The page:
IN EMPLOYMENT TRENDS…
- Russia’s labour woes are getting worse as it already had a shortage of workers pre-war – but this is set to get worse if Putin appeals for wider conscription. There are now two vacancies for every worker – and there is a particular shortage of young people.
- India is pushing back on recent law changes re shift patterns. This could potentially slow or limit India’s ambitions to become a real alternative to China as a manufacturing hub.
THERE WERE SOME BIG DEVELOPMENTS IN TECH THIS WEEK...
IN CHIP NEWS…
- China decided to retaliate against the US sanctions it’s been slapped with by placing export restrictions on various minerals, including two – gallium and germanium – that are key ingredients for semiconductors. China has a virtual monopoly on them and it caused such panic that South Korea’s commerce ministry called an emergency meeting about it. Short-term, prices are likely to rise as companies try to stockpile but longer-term this should provide incentive to countries to drastically lessen their reliance on China’s supplies (and/or find new technologies!).
- India is aiming to produce chips in 18 months after starting to build its first semiconductor assembly plant in Gujarat with Micron Technology.
- Japanese chip materials maker JSR is being taken private by JIC, a fund overseen by Japan’s Ministry of Economy, Trade and Industry (METI). It is being strenuously denied that JSR is being nationalised, but hey.
- It was interesting to note that although the AI boom isn’t actually turning around the chip slump at the moment it is leading some interesting pivots. Increasingly, crypto miners are adapting their rigs to be used to train AI systems. It isn’t cheap or easy to do this but the demand is there so it is a lucrative option.
IN AI NEWS…
- A class action has been initiated by some writers in San Francisco against OpenAI for “unlawfully” using their books to train their models. This is the first lawsuit that concerns copyright on ChatGPT, so many will be watching this with interest.
- New York City is launching a new law, called NYC 144 which will force employers who use AI in recruitment software to do an annual audit on it to ensure there is no race or gender bias.
IN SOCIAL MEDIA NEWS…
- Meta’s answer to Twitter, Threads, launched this week and created a splash as it got 30m sign-ups in less than 24 hours! In response, Twitter’s lawyers accused Meta of hiring its old employees and just creating a clone. On the subject of Meta, Facebook faces a setback as the EU’s Court of Justice that ruled it must get user consent before sending personalised ads in certain cases.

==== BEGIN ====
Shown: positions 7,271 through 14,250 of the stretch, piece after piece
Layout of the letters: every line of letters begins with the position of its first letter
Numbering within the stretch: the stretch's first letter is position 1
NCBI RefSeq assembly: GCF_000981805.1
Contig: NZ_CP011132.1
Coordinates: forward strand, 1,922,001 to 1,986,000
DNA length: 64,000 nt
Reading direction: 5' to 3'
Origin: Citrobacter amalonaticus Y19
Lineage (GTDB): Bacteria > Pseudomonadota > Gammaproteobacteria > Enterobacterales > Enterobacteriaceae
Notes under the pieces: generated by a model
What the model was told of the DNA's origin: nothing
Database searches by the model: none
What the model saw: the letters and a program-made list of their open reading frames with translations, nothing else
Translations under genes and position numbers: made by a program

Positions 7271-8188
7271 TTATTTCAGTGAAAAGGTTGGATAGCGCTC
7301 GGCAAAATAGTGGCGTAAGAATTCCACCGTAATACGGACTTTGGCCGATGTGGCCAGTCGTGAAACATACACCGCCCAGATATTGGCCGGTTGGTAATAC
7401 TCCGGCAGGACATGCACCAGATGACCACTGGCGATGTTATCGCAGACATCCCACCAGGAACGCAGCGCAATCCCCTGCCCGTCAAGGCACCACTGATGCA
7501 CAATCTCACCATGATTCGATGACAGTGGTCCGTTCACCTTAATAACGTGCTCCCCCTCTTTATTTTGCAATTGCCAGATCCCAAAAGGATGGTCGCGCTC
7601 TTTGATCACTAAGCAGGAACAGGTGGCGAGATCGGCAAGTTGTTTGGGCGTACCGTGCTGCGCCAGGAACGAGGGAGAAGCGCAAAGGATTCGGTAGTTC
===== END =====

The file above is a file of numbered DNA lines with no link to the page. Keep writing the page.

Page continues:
IN OTHER TECH NEWS…
- The US is looking at implementing more restrictions on China – this time in cloud computing as there is a chip workaround which involves using services from cloud providers like Amazon and Microsoft. This means that the Chinese can currently access powerful computing capabilities without actually having the advanced chips that the Americans are banning at the moment.
- Apple has had to make major revisions in its production schedule due to complications and various difficulties. The launch of the more affordable version has also been postponed.
- Google announced that it had made a leap in quantum tech, developing a quantum computer that can make calculations in a split second that would take current computers 47 years to work out.
IN AUTOMOTIVE NEWS...
IN VEHICLE NEWS…
- US new vehicle sales have risen by 13% in the first half, which was way above what everyone was expecting! Pent-up demand was said to be the reason.
- The European Commission isn’t budging, despite protestations from the car industry, and will keep the “rules of origin” requirements in place. This means that EVs traded to Europe must have 60% of their battery and 45% of their parts overall sourced from the EU or UK or they will have to pay a 10% tariff.
- Tesla delivered a record number of cars in the latest quarter, thanks to it slashing its prices, but it’s still worth noting that EVs still only make up 7% of all car sales, making Tesla a big fish in a small pond.
- Rivian said that its deliveries increased over Q2, coming in above Wall Street estimates.
- Embattled electric truck start-up Nikola managed to increase deliveries over Q2 although it had to cut production by almost half to modify its assembly line. It’s still very very small though, in the scheme of things.
IN BATTERY-RELATED NEWS…
- Toyota announced a massive breakthrough in solid state battery technology which means that the price, size and weight of batteries could halve! They will also be more stable and take less time to charge! The tech has been around for ages but commercialising it has been extremely difficult. Toyota reckons it could mass-produce such batteries for EVs by 2027 or 2028. This could well quash any kind of range anxiety!
- BMW continues to back hydrogen as an alternative to the usual lithium-ion battery-powered EVs around at the moment. They just built a small test fleet of of hydrogen-powered X5s to show what’s possible. Given what’s going on re battery materials etc. at the moment, I think that it is imperative that we keep our options open re how cars are powered in the future – and that includes other things like “clean” synthetic fuel.